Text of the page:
DOI: 10.1161/str.55.suppl_1.wp276 ISSN: 0039-2499

Abstract WP276: Large Artery Atherosclerosis and Young Stroke

Himanshu A Patel, Keyvan Heshmati, Kathleen A Ryan, Karen L Yarbrough, Lakeisha M Mixon, Devin E Williams, Steven J Kittner, Carolyn A Cronin
  • Advanced and Specialized Nursing
  • Cardiology and Cardiovascular Medicine
  • Neurology (clinical)

Introduction: It is known that past the age of 35, the prevalence of large artery atherosclerosis (LAA) related strokes increases with a cardiovascular risk factor (CVRF) profile beginning to resemble that of elderly patients. However, LAA-related strokes still only account for <10% of all young strokes over the age of 35. Further, there is limited data regarding the location, intracranial or extracranial, of LAA in this patient population.

Methods: We conducted a retrospective review of stroke patients between the ages of 18 to 50 years presenting to our Young Stroke Center between April 2022 through August 2023. For each case, data including basic demographics and medical history were collected, and stroke etiology was determined by a vascular neurologist. Patients with LAA as the stoke etiology were compared to all non-LAA stroke etiologies. The two groups were analyzed with respect to baseline demographics and CVRFs. Analysis was performed with logistic regression adjusting for age, sex, and race.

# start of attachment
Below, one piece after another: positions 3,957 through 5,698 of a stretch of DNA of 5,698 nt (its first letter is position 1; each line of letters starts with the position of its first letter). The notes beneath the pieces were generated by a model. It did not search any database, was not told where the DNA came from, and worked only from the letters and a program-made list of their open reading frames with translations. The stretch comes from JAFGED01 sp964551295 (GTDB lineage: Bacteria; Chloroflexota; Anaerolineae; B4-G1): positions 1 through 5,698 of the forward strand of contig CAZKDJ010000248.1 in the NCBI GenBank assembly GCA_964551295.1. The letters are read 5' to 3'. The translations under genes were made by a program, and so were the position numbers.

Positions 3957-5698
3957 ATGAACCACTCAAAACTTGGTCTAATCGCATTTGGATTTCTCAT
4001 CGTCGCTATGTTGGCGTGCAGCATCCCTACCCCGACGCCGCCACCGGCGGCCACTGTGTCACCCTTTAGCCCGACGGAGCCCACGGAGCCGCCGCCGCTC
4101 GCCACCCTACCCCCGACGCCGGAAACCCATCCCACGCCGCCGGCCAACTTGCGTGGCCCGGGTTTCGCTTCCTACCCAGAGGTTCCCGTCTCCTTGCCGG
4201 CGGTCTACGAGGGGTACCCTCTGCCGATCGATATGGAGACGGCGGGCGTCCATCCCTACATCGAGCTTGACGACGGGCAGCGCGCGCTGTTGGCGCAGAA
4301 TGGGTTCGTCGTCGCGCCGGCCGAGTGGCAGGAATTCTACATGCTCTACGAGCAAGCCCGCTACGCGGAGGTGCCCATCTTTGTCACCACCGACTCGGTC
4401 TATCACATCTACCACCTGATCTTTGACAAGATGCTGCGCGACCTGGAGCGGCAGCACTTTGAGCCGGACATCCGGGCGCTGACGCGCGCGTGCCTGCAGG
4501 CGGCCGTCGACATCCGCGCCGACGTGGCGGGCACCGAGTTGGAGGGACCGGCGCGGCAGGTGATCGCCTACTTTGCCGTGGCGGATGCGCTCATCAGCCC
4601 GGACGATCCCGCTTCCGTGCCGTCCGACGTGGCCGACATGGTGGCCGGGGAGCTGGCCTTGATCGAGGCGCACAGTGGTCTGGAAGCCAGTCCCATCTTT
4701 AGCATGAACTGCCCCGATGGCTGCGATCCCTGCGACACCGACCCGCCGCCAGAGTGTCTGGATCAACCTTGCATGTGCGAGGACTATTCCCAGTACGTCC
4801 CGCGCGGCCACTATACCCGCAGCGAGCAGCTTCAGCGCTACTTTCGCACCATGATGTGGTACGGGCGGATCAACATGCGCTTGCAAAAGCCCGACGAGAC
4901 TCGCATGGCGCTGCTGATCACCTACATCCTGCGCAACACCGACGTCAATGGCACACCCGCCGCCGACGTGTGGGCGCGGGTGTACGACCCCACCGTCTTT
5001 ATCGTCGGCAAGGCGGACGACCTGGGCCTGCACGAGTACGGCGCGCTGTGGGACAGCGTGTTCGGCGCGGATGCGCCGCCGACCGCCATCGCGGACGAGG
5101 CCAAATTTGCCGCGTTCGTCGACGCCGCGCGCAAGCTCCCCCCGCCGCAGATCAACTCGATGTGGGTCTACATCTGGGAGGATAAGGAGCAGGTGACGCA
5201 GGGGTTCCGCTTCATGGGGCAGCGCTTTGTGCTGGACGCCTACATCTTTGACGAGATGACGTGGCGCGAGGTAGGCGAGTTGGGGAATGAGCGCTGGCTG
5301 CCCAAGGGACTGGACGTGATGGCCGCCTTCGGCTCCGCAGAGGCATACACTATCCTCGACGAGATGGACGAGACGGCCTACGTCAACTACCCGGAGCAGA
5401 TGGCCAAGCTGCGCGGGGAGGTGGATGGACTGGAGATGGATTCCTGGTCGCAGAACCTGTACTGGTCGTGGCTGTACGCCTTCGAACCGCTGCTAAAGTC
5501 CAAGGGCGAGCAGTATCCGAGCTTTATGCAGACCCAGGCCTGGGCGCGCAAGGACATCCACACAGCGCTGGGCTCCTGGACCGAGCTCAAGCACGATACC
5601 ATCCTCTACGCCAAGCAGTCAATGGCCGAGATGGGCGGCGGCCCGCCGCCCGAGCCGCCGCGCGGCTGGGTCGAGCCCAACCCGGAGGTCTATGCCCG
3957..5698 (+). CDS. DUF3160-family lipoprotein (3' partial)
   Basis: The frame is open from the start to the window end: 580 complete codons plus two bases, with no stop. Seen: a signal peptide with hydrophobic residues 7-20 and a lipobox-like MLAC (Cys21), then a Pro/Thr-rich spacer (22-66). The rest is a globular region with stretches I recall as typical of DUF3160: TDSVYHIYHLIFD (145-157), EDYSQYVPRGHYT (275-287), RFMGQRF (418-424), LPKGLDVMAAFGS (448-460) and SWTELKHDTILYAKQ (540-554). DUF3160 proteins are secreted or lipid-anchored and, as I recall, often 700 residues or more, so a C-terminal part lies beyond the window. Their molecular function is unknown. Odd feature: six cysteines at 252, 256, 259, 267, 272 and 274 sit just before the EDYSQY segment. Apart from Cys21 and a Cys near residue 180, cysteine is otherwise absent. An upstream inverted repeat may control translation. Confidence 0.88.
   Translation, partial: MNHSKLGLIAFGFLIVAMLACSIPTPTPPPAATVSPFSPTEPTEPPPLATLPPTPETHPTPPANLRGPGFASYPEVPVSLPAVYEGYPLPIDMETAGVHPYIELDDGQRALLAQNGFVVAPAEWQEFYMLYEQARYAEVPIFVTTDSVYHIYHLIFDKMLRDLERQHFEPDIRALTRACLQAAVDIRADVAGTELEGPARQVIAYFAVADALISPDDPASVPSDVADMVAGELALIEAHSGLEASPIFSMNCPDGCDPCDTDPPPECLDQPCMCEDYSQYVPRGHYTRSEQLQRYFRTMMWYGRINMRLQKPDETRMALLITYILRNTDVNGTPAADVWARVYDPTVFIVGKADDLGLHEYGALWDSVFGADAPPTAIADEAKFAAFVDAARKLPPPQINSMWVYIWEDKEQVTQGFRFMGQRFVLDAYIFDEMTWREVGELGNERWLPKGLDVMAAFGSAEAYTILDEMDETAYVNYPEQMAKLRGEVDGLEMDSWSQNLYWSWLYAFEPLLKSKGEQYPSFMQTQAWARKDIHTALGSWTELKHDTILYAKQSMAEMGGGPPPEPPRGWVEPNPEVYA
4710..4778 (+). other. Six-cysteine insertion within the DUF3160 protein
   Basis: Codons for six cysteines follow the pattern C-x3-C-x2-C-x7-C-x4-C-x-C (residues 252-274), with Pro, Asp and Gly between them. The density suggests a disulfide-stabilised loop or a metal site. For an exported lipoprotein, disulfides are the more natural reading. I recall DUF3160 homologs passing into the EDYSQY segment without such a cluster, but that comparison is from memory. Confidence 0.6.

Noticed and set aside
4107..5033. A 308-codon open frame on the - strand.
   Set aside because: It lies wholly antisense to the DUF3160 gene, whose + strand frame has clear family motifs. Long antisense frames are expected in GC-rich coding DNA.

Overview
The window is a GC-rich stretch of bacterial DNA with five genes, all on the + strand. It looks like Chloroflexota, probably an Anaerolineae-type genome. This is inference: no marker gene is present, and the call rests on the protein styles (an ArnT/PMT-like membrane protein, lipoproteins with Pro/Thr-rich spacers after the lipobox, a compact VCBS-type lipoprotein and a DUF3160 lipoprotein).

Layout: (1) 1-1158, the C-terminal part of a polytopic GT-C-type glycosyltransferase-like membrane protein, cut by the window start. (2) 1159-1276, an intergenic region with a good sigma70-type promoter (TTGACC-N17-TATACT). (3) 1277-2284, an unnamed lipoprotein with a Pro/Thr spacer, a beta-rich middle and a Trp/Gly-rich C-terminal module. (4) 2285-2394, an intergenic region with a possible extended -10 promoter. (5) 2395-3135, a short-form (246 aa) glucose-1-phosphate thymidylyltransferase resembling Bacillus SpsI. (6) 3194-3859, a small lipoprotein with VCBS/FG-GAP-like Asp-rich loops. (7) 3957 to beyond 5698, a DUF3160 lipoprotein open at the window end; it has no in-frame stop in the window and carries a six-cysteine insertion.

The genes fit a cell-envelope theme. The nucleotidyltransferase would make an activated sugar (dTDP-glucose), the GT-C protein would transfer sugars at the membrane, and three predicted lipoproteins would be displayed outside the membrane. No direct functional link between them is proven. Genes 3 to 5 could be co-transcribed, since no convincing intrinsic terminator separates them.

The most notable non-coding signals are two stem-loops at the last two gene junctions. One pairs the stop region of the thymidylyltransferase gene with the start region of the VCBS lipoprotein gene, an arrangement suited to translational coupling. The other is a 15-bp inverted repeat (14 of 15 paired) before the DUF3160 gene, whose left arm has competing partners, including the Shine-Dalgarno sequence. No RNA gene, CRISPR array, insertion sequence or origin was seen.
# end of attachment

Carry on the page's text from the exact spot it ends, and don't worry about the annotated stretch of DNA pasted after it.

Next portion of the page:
Results: Of 179 patients in the registry, 15 patients had LAA compared with 164 patients with non-LAA as their stroke etiology. Only one patient had extracranial carotid stenosis, with the rest of the LAA patients having intracranial atherosclerotic disease. There was a significant difference in age at time of stroke (42.9 ± 5.0 vs. 38.2 ± 8.0 years; OR [95% CI]: 1.11 [1.01-1.21]) between LAA and non-LAA groups, respectively. There was no significant difference in sex (66.7% vs. 62.8% female) and race (46.7% vs. 54.9% Black). A significantly larger proportion of patients with LAA had baseline CVRFs including hypertension (80.0% vs. 44.5%; 5.0 [1.2-20.3]), dyslipidemia (66.7% vs. 31.7%; 4.3 [1.3-14.1]), and obesity (33.3% vs. 12.2%; 5.6 [1.5-20.7]). There was also a trend toward increased rates of smoking (40.0% vs. 20.7%; 2.82 [0.9-9.0]) and diabetes (26.7% vs. 18.9%; 1.3 [0.3-4.7]).

Conclusion: In the young stroke population, stroke due to LAA is more likely due to intracranial disease rather than extracranial disease and is associated with traditional CVRFs including hypertension, dyslipidemia, and obesity. These findings reinforce the importance of early intervention of modifiable risk factors for primary prevention of stroke in the young.

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